Question of the Week
browse by: questions
In our warm winters, roses can be pretty much evergreen. Freeze damage and just plain old leaves need to be cut off in February, along with canes that are dead. This is when we cut back to shape and downsize, too.
First, we have to be familiar with our general weather patterns, and shoot for the window between non-growth and growth. With most roses, this isn't too difficult, since you can almost watch the buds swelling, just beneath the surface of the stems.
Most years, it's a pretty safe bet that bud-swelling is going to happen sometime before the end of February, so that's why we prune around Valentine's Day. In warm winters, it happens earlier. Most likely, you'll be fine to prune then. But, we never know what will happen, so it's best to wait a bit. Plus, when buds are really coming out in earnest, you know where to prune.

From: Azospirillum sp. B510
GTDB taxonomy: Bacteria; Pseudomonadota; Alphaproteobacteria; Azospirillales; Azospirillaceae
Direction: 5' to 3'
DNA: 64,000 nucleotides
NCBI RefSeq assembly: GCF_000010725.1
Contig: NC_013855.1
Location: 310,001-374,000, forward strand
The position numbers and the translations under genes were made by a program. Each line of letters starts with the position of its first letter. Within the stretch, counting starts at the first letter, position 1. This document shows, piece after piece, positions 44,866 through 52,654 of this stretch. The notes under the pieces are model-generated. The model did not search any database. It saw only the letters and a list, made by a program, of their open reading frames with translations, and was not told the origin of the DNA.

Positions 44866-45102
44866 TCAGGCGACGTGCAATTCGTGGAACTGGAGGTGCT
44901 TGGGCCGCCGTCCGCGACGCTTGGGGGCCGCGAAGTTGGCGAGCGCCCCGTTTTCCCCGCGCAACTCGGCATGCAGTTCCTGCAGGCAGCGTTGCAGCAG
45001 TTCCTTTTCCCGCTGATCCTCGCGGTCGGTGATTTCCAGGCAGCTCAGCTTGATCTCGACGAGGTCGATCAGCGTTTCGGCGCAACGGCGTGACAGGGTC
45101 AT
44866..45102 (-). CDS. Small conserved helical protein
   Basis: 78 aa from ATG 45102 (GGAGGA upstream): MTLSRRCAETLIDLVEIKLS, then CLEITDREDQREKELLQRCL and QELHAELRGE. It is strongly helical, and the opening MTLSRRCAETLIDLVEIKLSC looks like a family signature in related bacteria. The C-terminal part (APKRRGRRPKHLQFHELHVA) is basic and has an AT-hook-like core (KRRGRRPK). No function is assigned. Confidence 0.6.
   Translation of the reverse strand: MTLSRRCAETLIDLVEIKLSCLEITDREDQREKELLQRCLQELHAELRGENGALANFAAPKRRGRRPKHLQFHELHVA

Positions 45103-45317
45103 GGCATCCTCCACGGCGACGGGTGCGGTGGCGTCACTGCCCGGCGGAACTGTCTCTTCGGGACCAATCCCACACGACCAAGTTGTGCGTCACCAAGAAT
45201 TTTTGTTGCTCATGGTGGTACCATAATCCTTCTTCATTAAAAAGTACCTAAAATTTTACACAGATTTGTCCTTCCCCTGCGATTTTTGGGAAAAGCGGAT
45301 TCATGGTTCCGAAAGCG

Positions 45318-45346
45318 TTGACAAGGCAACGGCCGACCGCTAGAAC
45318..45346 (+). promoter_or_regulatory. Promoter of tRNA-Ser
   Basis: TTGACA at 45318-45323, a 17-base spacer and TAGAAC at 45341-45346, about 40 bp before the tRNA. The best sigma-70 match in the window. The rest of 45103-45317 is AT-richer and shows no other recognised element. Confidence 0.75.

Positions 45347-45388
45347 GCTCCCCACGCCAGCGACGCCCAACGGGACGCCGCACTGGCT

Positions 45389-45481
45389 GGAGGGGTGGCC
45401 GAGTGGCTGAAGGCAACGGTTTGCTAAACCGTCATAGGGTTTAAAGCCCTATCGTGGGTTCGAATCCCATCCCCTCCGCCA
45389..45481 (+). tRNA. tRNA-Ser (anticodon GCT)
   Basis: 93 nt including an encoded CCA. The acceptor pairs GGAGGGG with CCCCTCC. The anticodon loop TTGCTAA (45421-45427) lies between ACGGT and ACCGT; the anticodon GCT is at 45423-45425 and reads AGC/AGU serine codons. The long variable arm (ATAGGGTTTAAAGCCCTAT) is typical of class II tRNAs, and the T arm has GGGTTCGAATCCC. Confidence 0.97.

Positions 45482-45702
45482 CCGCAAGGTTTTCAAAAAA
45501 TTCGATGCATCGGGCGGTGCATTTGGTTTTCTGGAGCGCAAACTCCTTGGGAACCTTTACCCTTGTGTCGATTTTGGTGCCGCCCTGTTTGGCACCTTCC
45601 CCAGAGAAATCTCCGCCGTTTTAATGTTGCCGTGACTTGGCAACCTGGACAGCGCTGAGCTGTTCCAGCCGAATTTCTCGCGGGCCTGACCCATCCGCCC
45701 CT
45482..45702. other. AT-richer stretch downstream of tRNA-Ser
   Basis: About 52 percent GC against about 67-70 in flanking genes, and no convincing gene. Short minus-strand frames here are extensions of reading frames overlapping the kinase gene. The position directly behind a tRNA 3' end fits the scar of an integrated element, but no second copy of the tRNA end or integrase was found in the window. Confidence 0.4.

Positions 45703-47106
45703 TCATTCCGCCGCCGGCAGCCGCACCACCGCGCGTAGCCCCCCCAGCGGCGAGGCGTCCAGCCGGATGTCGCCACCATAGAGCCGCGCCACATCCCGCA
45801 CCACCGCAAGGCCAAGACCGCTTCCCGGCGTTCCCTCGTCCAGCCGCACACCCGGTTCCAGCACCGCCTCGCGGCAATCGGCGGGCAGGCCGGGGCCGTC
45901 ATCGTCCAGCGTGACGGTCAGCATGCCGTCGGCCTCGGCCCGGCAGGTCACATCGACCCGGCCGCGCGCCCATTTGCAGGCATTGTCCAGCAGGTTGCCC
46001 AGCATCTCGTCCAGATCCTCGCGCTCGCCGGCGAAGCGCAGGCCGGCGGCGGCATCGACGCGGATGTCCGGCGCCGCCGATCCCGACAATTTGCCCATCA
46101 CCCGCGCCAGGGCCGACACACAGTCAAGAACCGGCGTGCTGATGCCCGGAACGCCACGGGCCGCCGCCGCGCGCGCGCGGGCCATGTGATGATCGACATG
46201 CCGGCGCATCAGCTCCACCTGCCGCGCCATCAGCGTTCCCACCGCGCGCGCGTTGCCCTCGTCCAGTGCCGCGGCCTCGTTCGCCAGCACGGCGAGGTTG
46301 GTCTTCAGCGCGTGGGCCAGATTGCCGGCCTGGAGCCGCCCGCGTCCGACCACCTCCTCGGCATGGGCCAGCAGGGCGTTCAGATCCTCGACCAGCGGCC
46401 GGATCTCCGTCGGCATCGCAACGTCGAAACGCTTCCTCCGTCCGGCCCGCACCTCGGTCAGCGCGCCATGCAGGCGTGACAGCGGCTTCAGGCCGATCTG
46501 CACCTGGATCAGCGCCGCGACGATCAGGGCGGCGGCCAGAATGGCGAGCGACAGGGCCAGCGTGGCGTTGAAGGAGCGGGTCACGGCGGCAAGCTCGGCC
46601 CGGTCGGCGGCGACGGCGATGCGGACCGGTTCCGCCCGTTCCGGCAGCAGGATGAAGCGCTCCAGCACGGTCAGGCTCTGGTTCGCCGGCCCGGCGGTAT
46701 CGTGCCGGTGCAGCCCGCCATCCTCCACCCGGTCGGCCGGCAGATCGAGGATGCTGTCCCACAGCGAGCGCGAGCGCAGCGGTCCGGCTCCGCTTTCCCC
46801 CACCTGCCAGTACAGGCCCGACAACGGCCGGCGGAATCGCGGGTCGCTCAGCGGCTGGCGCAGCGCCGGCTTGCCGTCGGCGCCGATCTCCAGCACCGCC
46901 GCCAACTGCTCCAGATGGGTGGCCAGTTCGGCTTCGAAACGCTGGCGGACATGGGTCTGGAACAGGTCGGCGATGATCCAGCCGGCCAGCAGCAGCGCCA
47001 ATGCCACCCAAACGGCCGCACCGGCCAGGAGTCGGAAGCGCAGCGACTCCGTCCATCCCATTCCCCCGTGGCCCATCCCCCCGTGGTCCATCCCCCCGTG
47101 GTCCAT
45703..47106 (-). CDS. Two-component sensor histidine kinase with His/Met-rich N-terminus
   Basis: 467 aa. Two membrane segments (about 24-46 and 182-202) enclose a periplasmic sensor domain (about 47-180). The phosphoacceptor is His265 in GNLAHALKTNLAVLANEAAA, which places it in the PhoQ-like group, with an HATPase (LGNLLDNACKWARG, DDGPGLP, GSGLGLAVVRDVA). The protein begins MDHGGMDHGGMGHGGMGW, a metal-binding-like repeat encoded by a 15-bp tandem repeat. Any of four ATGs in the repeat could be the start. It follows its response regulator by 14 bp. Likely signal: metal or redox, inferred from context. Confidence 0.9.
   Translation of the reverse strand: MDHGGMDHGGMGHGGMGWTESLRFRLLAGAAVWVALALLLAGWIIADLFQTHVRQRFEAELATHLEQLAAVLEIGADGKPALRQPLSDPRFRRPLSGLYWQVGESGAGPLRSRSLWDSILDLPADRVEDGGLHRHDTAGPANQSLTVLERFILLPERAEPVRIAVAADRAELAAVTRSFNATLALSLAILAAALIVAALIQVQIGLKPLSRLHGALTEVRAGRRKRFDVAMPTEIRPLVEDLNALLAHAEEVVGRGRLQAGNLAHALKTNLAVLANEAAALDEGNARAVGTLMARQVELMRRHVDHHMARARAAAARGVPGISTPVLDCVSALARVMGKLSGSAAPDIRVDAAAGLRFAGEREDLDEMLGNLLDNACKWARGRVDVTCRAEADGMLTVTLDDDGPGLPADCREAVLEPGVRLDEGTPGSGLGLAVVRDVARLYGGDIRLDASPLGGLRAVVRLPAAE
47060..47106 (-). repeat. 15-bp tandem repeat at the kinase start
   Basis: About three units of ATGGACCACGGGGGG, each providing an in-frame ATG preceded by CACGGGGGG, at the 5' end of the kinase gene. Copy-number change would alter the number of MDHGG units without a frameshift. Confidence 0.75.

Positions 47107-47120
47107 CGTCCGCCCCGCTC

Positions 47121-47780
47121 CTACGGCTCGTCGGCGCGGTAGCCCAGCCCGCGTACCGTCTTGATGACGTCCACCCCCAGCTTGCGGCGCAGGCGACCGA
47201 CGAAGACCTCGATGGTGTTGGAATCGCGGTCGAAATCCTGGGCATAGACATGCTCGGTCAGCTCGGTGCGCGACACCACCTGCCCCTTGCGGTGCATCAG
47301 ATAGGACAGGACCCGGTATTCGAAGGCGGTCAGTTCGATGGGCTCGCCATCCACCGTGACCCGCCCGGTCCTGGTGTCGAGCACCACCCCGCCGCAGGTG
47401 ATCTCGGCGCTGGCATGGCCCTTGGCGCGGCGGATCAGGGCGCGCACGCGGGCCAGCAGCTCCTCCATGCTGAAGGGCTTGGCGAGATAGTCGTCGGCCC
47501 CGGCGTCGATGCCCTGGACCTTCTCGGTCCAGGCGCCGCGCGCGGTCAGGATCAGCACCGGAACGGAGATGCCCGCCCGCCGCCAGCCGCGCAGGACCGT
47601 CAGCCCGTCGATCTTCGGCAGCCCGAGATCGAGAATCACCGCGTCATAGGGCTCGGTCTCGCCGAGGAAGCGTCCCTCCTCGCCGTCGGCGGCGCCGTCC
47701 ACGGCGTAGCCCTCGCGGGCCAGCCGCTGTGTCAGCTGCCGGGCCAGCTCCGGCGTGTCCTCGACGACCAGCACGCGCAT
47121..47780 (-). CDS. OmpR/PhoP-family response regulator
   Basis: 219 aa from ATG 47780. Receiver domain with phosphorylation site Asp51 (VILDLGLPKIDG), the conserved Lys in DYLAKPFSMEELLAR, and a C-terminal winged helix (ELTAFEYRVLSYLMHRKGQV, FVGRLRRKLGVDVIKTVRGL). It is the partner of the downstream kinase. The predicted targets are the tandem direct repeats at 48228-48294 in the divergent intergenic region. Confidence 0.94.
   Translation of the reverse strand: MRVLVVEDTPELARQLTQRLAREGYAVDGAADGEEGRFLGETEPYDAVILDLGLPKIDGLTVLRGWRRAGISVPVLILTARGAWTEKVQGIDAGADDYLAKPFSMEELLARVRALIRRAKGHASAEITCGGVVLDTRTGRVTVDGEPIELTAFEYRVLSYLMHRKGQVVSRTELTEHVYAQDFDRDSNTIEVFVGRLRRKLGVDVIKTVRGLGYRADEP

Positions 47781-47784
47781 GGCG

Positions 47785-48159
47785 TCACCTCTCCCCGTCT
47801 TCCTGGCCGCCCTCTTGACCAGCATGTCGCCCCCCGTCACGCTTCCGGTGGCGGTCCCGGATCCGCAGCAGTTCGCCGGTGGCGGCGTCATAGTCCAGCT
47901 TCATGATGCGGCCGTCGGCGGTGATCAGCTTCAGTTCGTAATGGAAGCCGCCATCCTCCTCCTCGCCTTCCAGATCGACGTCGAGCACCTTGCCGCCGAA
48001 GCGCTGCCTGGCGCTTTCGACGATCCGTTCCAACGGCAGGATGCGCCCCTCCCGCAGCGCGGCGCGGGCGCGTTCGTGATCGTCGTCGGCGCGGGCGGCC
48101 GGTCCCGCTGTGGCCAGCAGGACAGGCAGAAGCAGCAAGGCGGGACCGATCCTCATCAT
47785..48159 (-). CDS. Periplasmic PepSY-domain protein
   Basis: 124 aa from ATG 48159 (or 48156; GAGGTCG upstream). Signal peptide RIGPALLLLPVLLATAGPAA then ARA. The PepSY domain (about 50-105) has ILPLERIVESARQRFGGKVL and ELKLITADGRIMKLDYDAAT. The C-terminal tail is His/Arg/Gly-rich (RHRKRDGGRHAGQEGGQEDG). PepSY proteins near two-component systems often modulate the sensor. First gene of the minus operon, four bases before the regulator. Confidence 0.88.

It's very important to prune buds that will grow outward, rather than toward the interior of the plant, in order to improve air circulation in the center. Cut the stem to about 1/4 inch above the bud that's growing outwards.
Rose leaves usually have a lot of red in them, so frost and wind damage, which expose the red pigments, and even just normal leaf-drop in the winter, are often confused as disease issues. "Normal" color patterns in leaves will be very symmetrical and usually first appear as a red mottling near the margins. Diseased leaves will appear splotchy and the pattern will normally not be symmetrical.
And one more note on pruning: Vining roses should not be pruned until after they've flowered.
Shrub roses, such as Knock Out, may be pruned anytime, to keep them in shape. They can also be sheared--their bud direction doesn't matter.
Deadhead after each flush of blooming this spring. In May, do a light pruning. Avoid harsh pruning in summer but you can tidy up. In early September, again prune lightly.